A visit to Bruny Island, an island famous for its wildlife
Bruny Island was actually the only place that I know that I had to visit during the vacation on Tasmania.
Well I wanted to see South Bruny Island from the sea.
Geologically, this island is actually two land masses, North Bruny and South Bruny. They are joined by a long sandy and narrow isthmus.
This picture is taken from a lookout at “the neck” that is situated at the isthmus. It overlooks the most southern part of Northern Bruny Island. The sea on the eastern shore that this picture is showing, had high waves while the sea on the western shore where calm. The picture of the Pied Oyestercatcher is taken at the eastern shore of the isthmus while the picture of the Sooty Oystercatchers is taken at the western shore. You can clearly see how different the sea where at these two shorelines that just was separated by the narrow isthmus.
This isthmus was actually just one of two places that we visited at Bruny Island since me and Maria was heading out at sea with Pennicott Wilderness Cruises. They leave at Adventure Bay and travel southward with high powered rib boats along the eastcoast of South Bruny Island turning back when they reach the Australian Fur Seal colonies at the most southern islands.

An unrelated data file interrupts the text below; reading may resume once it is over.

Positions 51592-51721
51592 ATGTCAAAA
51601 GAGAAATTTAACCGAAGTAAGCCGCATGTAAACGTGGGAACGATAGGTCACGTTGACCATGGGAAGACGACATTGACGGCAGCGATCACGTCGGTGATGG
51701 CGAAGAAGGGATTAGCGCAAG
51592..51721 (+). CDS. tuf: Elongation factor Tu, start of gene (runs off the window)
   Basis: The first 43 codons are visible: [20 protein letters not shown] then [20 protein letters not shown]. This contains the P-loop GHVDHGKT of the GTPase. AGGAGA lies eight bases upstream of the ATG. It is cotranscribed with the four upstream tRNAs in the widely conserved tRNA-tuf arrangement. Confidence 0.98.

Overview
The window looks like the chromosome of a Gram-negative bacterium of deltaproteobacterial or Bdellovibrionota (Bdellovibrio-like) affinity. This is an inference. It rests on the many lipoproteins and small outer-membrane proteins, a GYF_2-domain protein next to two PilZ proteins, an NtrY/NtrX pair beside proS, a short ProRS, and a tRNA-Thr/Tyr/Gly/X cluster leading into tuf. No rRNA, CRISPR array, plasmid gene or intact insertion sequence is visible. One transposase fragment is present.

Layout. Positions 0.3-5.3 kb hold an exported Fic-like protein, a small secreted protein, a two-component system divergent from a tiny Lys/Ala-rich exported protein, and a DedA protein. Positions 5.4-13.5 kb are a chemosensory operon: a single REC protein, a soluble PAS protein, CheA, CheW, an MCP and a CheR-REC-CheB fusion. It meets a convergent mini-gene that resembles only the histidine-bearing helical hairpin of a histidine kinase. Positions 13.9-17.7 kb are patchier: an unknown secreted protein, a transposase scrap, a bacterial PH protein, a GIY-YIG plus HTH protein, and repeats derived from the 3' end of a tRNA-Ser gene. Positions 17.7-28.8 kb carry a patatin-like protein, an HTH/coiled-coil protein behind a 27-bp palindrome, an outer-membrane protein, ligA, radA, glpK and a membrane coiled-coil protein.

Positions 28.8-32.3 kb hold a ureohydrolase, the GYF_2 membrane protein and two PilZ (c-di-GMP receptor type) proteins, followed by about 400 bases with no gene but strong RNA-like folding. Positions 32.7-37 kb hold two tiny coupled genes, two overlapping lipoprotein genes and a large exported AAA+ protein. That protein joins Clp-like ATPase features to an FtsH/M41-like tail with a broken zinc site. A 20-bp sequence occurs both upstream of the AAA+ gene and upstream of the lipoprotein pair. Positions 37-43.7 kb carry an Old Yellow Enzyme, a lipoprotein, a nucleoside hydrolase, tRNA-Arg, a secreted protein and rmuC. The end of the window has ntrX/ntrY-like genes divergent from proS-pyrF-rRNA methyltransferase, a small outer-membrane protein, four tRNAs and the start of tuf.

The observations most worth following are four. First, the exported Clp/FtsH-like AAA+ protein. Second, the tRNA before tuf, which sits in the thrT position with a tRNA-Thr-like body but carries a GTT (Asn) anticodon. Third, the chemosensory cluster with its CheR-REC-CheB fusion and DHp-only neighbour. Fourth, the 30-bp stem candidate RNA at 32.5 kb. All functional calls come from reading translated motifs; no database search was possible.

The boat trip with Pennicott
This trip is something I really recommend anyone to do if you ever visit Bruny Island. It was spectacular to see the rock formations from the sea and the pictures I show here doesn´t do them justice.
Male Australian Fur Seal
The second place we visited was of course Adventure Bay. This small town did actually produce a couple of really nice pictures of the Superb Fairywren. One is already on show at National Geographic’s NewsWatch. It also produced a couple of nice pictures of the New Holland Honeyeater.
I would have liked to explore the island more. Both the northern and the southern island. Unfortunateley we didn´t have time for that on this trip. If I ever go back, then I will make sure to stay on Bruny Island for a couple of days.
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